04/2011. User Guide "Panel Study Labour Market and Social Security" (PASS) Wave 3. Arne Bethmann Daniel Gebhardt (Eds.)

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1 04/2011 User Guide "Panel Study Labour Market and Social Security" (PASS) Wave 3 Arne Bethmann Daniel Gebhardt (Eds.)

2 User Guide "Panel Study Labour Market and Social Security" (PASS) Wave 3 Arne Bethmann Daniel Gebhardt (Eds.) Die FDZ-Datenreporte beschreiben die Daten des FDZ im Detail. Diese Reihe hat somit eine doppelte Funktion: zum einen stellen Nutzerinnen und Nutzer fest, ob die angebotenen Daten für das Forschungsvorhaben geeignet sind, zum anderen dienen sie zur Vorbereitung der Auswertungen. FDZ-Datenreporte (FDZ data reports) describe FDZ data in detail. As a result, this series has a dual function: on the one hand, users can ascertain whether the data are suitable for their research task; on the other, the reports can be used to prepare the analyses. FDZ-Datenreport 04/2011 2

3 Contents 1 Getting started with PASS (Daniel Gebhardt) The user guides and other working tools Data access PASS background (Mark Trappmann) Objectives and research questions of the panel study "Labour Market and Social Security" Additions to the existing data Design of the study (Mark Trappmann, Gerrit Müller and Arne Bethmann) Introduction Sampling procedure Other survey design features Instruments and interview programme (Jonas Beste, Johannes Eggs and Stefanie Gundert) Structure of the scientific use file and its datasets (Daniel Gebhardt) Introduction to the scientific use file Datasets of the scientific use file Variable types and their names (Arne Bethmann) General issues Variable types Data editing (Daniel Gebhardt) Structure checks Filter checks and assignment of standardised codes Weighting (Mark Trappmann) Initial weights Construction of the weights from wave 2 onwards Datasets and variables Using the datasets (Daniel Gebhardt and Mark Trappmann) Key variables Register data Spell data Weights Generated variables Constant characteristics References FDZ-Datenreport 04/2011 3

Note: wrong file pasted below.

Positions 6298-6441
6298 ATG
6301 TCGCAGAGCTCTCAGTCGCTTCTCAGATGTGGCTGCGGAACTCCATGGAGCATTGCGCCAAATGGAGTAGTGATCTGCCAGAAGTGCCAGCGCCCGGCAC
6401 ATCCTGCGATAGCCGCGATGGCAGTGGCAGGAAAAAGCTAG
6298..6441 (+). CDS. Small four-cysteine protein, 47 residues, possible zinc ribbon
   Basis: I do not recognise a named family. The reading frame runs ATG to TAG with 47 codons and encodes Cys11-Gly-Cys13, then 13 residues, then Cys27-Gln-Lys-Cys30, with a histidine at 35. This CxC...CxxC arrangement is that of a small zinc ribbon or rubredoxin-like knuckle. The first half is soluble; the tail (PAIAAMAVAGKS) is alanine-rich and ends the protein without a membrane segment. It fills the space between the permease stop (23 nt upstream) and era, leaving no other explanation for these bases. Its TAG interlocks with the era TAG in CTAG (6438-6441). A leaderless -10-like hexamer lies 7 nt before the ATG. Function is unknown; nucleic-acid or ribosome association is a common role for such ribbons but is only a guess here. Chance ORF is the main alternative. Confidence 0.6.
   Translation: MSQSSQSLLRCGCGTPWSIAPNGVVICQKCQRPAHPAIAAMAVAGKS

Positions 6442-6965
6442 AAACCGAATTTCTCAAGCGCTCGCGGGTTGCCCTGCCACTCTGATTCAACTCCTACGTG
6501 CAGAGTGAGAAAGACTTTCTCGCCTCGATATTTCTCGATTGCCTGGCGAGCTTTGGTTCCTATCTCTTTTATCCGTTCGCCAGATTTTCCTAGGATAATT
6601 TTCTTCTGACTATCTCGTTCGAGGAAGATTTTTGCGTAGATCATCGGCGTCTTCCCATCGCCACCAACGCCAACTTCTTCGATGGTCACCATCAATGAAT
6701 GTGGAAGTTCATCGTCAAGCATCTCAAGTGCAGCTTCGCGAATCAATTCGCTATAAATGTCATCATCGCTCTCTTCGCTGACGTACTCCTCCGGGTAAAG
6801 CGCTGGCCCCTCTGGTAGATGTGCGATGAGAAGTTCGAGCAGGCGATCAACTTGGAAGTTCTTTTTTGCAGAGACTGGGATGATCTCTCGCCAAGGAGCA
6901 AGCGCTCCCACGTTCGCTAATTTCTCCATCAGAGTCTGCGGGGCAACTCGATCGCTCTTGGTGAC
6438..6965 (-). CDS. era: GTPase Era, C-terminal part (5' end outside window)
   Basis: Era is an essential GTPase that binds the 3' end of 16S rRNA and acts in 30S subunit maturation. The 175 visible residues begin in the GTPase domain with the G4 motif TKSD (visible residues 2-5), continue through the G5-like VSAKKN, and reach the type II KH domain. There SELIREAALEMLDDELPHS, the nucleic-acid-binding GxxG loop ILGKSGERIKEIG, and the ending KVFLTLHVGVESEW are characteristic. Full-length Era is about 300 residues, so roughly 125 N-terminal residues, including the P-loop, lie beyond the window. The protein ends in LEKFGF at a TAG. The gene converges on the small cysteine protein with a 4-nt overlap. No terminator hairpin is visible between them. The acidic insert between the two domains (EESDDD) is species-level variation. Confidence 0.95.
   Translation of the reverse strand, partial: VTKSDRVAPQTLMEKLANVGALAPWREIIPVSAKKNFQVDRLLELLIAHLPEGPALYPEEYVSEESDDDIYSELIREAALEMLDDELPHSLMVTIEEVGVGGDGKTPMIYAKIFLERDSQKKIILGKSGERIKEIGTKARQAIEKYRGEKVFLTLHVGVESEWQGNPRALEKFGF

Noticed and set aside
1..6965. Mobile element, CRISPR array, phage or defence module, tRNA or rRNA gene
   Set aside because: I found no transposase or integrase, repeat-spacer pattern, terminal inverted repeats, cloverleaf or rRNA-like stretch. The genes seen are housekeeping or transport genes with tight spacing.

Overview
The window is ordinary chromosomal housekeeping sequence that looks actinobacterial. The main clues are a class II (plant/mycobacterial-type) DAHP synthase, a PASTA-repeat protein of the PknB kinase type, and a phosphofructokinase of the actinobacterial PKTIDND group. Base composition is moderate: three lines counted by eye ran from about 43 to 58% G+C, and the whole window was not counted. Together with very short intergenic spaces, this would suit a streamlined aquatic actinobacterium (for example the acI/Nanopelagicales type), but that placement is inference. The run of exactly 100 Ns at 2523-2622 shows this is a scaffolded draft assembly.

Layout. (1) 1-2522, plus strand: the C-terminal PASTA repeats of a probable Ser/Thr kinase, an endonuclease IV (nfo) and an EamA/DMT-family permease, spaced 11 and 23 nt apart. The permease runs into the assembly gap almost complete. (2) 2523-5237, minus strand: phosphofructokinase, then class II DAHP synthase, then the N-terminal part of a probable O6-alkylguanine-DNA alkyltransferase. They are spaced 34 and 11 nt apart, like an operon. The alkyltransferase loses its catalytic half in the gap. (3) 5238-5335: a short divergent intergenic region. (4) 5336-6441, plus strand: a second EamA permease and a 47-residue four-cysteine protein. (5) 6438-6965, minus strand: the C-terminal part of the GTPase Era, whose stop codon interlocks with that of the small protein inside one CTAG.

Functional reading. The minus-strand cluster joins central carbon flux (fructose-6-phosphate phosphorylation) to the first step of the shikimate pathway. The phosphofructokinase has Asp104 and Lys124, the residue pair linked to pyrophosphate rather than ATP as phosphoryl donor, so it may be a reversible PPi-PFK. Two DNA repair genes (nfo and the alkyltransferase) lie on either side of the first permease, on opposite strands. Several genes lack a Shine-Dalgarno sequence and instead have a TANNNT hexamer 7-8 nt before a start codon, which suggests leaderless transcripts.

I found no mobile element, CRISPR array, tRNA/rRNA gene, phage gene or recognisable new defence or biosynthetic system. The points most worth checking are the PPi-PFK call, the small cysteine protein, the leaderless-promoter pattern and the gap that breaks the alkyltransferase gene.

4 List of Tables 1 Overview of the working tools available in wave Subject block overview Overview of the datasets of the scientific use file Standard table for information on the characteristics of the dataset Characteristics of the household register dataset (hh_register) Characteristics of the household dataset (HHENDDAT ) Characteristics of the household dataset on retirement provision (HAVDAT ) 29 8 Characteristics of the household weights (hweights) Characteristics of the Unemployment Benefit II spells (alg2_spells) Characteristics of the person register dataset (p_register) Characteristics of the person dataset (PENDDAT ) Characteristics of the person dataset on retirement provision (PAVDAT ) Characteristics of the person weights (pweights) Characteristics of the employment spells (et_spells) Characteristics of the unemployment spells (al_spells) Characteristics of the gap spells (lu_spells) Characteristics of the measure spells (mn_spells) Characteristics of the Unemployment Benefit I Spells (wave 1 only) (alg1_- spells) Characteristics of the measure spells (wave 1 only) (massnahmespells) List of subject-related indicators used in the variable names Overview of the steps involved in editing the data of PASS Interviews, at least required for a household to be regarded as successfully surveyed in PASS Overview of standardised codes used in PASS Overview of the variables in the household weights data file (hweights) Overview of the variables in the person weights data file (pweights) Overview of the key variables in the scientific use file of wave Key variables in the datasets of the scientific use file of wave Overview of the spell datasets in the scientific use file of wave Variables and their possible uses for comparing SGB II benefit recipients with the general population Harmonised variables in the person dataset (PENDDAT ) in wave Variables generated for different waves but not explicitly harmonised in the person dataset (PENDDAT ) in wave Variables generated for different waves that cannot be used for longitudinal analyses (PENDDAT ) Types of simple generated variables in the cross sectional datasets (HHENDDAT, PENDDAT ) for household/persons that were already asked in the past regarding a certain topic Information on constant characteristics gender Information on constant characteristics half-year of birth Information on constant characteristics migration background